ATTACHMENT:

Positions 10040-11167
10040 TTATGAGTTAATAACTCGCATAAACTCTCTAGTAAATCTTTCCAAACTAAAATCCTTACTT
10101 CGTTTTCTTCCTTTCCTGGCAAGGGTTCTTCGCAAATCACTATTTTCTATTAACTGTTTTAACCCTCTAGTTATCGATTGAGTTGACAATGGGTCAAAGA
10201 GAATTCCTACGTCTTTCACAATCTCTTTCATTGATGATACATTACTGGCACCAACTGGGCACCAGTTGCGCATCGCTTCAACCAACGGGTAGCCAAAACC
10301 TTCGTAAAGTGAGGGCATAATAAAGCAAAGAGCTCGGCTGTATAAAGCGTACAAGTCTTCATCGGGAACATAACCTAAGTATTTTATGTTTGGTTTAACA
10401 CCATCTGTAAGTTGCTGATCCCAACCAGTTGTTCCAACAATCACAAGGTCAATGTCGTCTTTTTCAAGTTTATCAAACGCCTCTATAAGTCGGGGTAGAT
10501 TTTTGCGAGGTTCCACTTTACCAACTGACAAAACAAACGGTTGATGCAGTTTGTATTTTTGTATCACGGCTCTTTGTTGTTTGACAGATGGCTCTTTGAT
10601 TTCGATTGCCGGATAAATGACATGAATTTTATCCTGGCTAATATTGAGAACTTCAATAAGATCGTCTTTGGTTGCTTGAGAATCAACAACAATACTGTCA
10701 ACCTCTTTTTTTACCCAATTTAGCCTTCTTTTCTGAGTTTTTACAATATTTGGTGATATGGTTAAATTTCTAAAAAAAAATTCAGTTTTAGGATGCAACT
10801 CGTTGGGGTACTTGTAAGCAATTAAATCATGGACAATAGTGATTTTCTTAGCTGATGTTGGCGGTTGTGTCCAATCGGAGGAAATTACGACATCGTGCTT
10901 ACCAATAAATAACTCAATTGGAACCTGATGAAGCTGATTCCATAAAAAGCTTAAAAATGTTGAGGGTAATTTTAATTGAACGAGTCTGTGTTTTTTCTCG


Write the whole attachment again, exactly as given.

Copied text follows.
Positions 10040-11167
10040 TTATGAGTTAATAACTCGCATAAACTCTCTAGTAAATCTTTCCAAACTAAAATCCTTACTT
10101 CGTTTTCTTCCTTTCCTGGCAAGGGTTCTTCGCAAATCACTATTTTCTATTAACTGTTTTAACCCTCTAGTTATCGATTGAGTTGACAATGGGTCAAAGA
10201 GAATTCCTACGTCTTTCACAATCTCTTTCATTGATGATACATTACTGGCACCAACTGGGCACCAGTTGCGCATCGCTTCAACCAACGGGTAGCCAAAACC
10301 TTCGTAAAGTGAGGGCATAATAAAGCAAAGAGCTCGGCTGTATAAAGCGTACAAGTCTTCATCGGGAACATAACCTAAGTATTTTATGTTTGGTTTAACA
10401 CCATCTGTAAGTTGCTGATCCCAACCAGTTGTTCCAACAATCACAAGGTCAATGTCGTCTTTTTCAAGTTTATCAAACGCCTCTATAAGTCGGGGTAGAT
10501 TTTTGCGAGGTTCCACTTTACCAACTGACAAAACAAACGGTTGATGCAGTTTGTATTTTTGTATCACGGCTCTTTGTTGTTTGACAGATGGCTCTTTGAT
10601 TTCGATTGCCGGATAAATGACATGAATTTTATCCTGGCTAATATTGAGAACTTCAATAAGATCGTCTTTGGTTGCTTGAGAATCAACAACAATACTGTCA
10701 ACCTCTTTTTTTACCCAATTTAGCCTTCTTTTCTGAGTTTTTACAATATTTGGTGATATGGTTAAATTTCTAAAAAAAAATTCAGTTTTAGGATGCAACT
10801 CGTTGGGGTACTTGTAAGCAATTAAATCATGGACAATAGTGATTTTCTTAGCTGATGTTGGCGGTTGTGTCCAATCGGAGGAAATTACGACATCGTGCTT
10901 ACCAATAAATAACTCAATTGGAACCTGATGAAGCTGATTCCATAAAAAGCTTAAAAATGTTGAGGGTAATTTTAATTGAACGAGTCTGTGTTTTTTCTCG